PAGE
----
C-suite execs struggle most with mental health, study finds 

Younger generations experienced the most burnout, while India, UAE, China and the US had the most workers reporting the pandemic has negatively impacted their mental health

C-suite executives have been found to struggle more with their mental health than their employees, according to a new report by Oracle and Workplace Intelligence, a HR research and advisory firm. 

The study of more than 12,000 employees, managers, HR leaders and C-Suite executives across 11 countries found that C-suite executives struggled to adapt more, with 53% having struggled with mental health issues in the workplace. 

The report found they struggled the most with adapting to remote work realities and virtual lifestyles, with 85% reporting “significant” remote work challenges including collaborating with teams virtually (39%), managing increased stress and anxiety (35%), and lacking workplace culture (34%).

C-Suite execs were also 29% more likely to experience difficulties learning new technologies for remote work than employees. Once they adjusted to the new normal, however, they were 26% more likely to find increased productivity than employees.

In addition, they were also the most open using AI for help with mental health. Some 73% would prefer to talk to a robot, such as chatbots and digital assistants, about their mental health over a human, compared to 61% of employees.

Overall, the latest study found that mental health challenges created by the pandemic were found to impact workers differently depending on their seniority, generation, and location.

Younger generations experienced the most burnout, for example, while India, UAE, China and the US had the most workers reporting the pandemic has negatively impacted their mental health.

Nearly 90% of Gen Z workers said the pandemic has negatively impacted their mental health while 94% noted workplace stress impacts their home life.

Gen Z workers were also twice more likely than Baby Boomers to work extra hours during the pandemic, while millennials were 130% more likely to have experienced burnout than Baby Boomers.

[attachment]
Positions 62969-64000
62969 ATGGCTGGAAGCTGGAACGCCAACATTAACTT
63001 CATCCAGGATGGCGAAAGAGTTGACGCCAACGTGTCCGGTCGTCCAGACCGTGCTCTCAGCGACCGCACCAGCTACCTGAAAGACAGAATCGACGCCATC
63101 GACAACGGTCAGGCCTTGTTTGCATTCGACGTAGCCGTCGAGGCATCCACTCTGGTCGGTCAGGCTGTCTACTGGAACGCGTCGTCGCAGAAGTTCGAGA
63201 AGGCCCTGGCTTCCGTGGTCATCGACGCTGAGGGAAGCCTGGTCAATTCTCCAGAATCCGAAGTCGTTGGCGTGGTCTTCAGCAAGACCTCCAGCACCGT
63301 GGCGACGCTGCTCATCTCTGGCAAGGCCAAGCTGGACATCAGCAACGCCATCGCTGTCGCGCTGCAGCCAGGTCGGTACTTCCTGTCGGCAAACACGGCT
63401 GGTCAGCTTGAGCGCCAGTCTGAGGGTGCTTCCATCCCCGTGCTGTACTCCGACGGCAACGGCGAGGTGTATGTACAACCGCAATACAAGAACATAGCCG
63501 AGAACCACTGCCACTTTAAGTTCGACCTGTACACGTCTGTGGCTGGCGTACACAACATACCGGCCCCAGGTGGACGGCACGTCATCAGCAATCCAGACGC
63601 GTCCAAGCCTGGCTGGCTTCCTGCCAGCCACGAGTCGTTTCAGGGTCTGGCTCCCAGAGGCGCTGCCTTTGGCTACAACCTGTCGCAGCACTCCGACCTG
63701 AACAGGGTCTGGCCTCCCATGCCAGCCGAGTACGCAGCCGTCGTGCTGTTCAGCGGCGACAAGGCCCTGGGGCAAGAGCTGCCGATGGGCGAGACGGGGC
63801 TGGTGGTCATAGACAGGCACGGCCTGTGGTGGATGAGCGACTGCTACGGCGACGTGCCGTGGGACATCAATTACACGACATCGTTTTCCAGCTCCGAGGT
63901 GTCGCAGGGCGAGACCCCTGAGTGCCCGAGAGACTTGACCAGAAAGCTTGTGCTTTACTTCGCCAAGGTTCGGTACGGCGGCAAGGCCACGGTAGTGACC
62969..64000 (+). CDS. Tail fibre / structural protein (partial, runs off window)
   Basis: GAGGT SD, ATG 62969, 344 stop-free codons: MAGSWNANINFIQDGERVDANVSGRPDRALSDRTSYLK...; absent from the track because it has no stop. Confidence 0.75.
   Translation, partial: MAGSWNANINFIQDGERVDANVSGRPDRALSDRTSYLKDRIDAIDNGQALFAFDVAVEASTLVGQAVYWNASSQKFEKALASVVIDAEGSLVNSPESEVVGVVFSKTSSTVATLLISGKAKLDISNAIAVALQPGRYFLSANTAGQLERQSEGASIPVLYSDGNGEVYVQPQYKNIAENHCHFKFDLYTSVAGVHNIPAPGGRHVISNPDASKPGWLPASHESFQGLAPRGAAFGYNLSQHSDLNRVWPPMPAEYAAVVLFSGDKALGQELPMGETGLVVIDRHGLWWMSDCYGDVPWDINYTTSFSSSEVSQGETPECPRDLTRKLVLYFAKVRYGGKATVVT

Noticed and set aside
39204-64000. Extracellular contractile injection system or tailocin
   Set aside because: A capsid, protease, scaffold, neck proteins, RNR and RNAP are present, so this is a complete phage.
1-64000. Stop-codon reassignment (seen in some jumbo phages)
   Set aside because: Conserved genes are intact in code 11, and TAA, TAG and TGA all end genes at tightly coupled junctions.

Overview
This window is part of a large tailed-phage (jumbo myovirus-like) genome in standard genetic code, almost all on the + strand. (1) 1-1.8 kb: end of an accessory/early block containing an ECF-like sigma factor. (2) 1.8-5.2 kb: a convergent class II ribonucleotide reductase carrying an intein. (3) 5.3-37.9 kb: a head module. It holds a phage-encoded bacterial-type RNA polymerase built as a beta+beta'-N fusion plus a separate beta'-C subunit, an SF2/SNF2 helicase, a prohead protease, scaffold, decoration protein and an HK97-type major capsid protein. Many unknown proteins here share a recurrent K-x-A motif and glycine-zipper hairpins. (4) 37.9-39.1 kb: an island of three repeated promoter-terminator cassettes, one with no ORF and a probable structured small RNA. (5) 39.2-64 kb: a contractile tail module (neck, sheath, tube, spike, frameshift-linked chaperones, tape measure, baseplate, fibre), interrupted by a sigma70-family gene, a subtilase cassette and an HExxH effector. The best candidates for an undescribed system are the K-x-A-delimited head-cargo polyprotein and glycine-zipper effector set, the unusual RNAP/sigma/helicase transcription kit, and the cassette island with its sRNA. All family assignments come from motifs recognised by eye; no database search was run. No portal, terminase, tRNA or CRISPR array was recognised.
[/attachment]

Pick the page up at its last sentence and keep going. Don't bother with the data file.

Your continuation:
Dan Schawbel, managing partner, Workplace Intelligence, said: “Diving deep into the differences between demographic and regional groups highlights the significant impact of the pandemic on the mental health for employees in various age groups, roles and regions.

“Amidst the challenges of the pandemic, companies can use this moment as a catalyst for positive change in their organizations. While the pandemic raised the urgency for companies to start protecting the mental health of their employees, the efforts they put in now will continue to create happier, healthier and more engaged workforces in the decades to come.”

Emily He, senior vice president, Oracle Cloud HCM, said: “The pandemic put employee mental health in the global spotlight, but these findings also showed that it created growing support for solutions from employers including technologies like AI.

“Everyone has been affected in different ways and the solutions each company puts in place need to reflect the unique challenges of employees. But overall, these findings demonstrate that implementing technology to improve the mental health of employees needs to be a priority for every business.”

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